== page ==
I previously wrote about overall strategies to try when transitioning from a salaried position to hourly work. Here, I’ll share some specific tips I use day-to-day to take the stress out of clocking in.
For some context: at Atomic Object we use an internal timekeeping tool called PunchIt, and we call making an entry “punching.” We punch in 15-minute increments because that’s how we bill our clients. Specifically, we punch our time to projects, which align with individual client projects. We then further categorize them into stories, which describe the type of work we’re doing, like Technical Infrastructure or Wireframes.
Punch longer blocks, less often.
In the early days, I made a point of punching when I finished every single task. I thought this level of granularity would be critical to making an accurate log of time spent on every given task. This caused me some stress, however, because I wasn’t sure what to do if I finished up at a weird time. If I complete something at 11:08, do I punch that until 11:00 or 11:15? Should I wait until 11:15 to start the next task?
Eventually, I realized this strategy is not sustainable and is kind of missing the point. The ultimate goal of punching is not to have a record of time spent on every single task. Rather, it’s to ensure that an individual’s time is getting charged to the right entity, whether that’s to a client project or directly to Atomic. The reason we categorize our time into stories is to help us understand approximately how much time we’re spending on different types of work. This can help us estimate future client projects as well.
Having realized that, I try to punch longer blocks of work, grouping similar tasks for the same client. As a developer, I’m generally able to punch at least an hour at a time unless I’m interrupted by a meeting or another type of break. I also now punch two or three times a day, instead of after every block. Doing these two things has decreased the mental overhead it takes to track my time and keeps me from sweating a few minutes here and there.
Protect your time.
If you have a plan for how you want to use your time on a given day or week, you’re empowered to protect your time. You might have a week when you’re trying to gain a little buffer because you want to take an afternoon off next week. Or perhaps you’re trying to catch up from taking a few hours off for a dentist appointment. Honestly, you don’t even have to have a “good reason” to want to work a specific schedule. It’s your time!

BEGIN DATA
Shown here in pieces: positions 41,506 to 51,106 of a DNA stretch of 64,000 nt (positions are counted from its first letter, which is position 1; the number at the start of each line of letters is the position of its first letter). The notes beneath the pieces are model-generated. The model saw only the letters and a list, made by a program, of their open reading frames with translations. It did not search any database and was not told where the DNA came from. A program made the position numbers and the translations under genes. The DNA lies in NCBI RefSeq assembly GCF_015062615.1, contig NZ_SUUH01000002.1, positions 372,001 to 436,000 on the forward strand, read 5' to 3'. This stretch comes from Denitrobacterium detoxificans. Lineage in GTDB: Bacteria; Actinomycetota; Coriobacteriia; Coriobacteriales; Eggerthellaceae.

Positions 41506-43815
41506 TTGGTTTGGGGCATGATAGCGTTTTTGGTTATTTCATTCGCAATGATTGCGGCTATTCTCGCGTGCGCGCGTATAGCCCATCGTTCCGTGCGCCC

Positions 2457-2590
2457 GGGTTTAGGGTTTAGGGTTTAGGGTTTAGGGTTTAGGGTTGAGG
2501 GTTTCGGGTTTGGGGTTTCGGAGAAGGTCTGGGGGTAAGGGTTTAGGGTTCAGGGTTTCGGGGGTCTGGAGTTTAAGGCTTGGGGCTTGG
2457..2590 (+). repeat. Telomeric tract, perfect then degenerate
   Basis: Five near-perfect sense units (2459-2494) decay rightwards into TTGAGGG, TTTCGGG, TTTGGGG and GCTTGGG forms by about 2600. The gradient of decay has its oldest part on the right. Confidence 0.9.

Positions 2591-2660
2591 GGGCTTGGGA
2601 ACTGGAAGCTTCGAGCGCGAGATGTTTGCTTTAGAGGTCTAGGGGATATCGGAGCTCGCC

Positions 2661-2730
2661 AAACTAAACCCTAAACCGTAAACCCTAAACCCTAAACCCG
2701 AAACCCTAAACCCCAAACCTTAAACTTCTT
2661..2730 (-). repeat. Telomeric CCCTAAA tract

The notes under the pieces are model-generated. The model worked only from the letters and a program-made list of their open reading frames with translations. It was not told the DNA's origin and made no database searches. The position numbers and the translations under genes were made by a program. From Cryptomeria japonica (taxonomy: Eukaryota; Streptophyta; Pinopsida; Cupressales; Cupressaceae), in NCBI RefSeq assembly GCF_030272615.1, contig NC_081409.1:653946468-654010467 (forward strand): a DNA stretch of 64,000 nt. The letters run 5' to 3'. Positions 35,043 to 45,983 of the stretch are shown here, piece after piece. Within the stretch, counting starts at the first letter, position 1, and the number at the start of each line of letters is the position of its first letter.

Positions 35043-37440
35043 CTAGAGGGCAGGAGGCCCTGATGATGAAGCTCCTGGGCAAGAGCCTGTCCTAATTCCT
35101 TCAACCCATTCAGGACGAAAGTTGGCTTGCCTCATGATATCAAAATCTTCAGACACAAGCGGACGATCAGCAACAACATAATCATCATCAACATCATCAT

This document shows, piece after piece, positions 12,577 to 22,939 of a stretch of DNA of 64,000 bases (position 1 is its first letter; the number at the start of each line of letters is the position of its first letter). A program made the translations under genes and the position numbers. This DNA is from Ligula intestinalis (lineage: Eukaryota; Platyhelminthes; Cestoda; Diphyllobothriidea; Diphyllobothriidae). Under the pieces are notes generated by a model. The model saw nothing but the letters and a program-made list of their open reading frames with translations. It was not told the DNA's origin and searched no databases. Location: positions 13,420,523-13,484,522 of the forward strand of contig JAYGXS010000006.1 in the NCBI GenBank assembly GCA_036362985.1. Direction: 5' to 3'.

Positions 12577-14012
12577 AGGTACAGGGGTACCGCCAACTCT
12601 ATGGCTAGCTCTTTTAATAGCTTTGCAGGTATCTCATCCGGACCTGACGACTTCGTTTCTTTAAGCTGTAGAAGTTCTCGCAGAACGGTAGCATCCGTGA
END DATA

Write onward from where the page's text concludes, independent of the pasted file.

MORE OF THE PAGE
Early on, I struggled to engage with my teammates in the office while ensuring I got all my hours in. If a casual chat or a lunch break was running long, I would worry about when I’d make up the time or feel rude for needing to walk away before a natural end to the conversation. Eventually, I realized that everybody here gets it! Working in an hourly office job often means being part of a team where everyone has their own unique time goals and schedules. We’ve all had to do the same thing from time to time, so there are never any hard feelings about excusing yourself to meet your goals.
Prepare for tomorrow.
Another hurdle I’ve encountered is losing time in the morning. I can’t just sit down at my desk and immediately be productive; I need a bit of a warm-up period. Sometimes that means I will attempt to start working at 9 a.m., but I’m not billable until 9:15 or 9:30, especially when other folks are filtering into the office and the social sphere starts buzzing.
My favorite strategy to succeed in these scenarios actually begins the day before. I’ve started to make a point to stop in the middle of what I’m doing at the end of the day. I commit my code, write down a note to help me remember where I was, and then I walk away. When I return the next day, I already have a head-start on the task, and I can jump into my productivity mode more quickly. As a bonus, I’m looking at the task with fresh eyes and can see new solutions to any challenges I may have.
Gain the benefits of hourly work.
In a nutshell, transitioning to clocking in at an hourly job is about finding your rhythm. Hourly work can unlock a lot of flexibility and better work-life balance once you get used to it. I hope these tips can help you acclimate and enjoy the benefits. If you have any tips of your own, please share in the comments!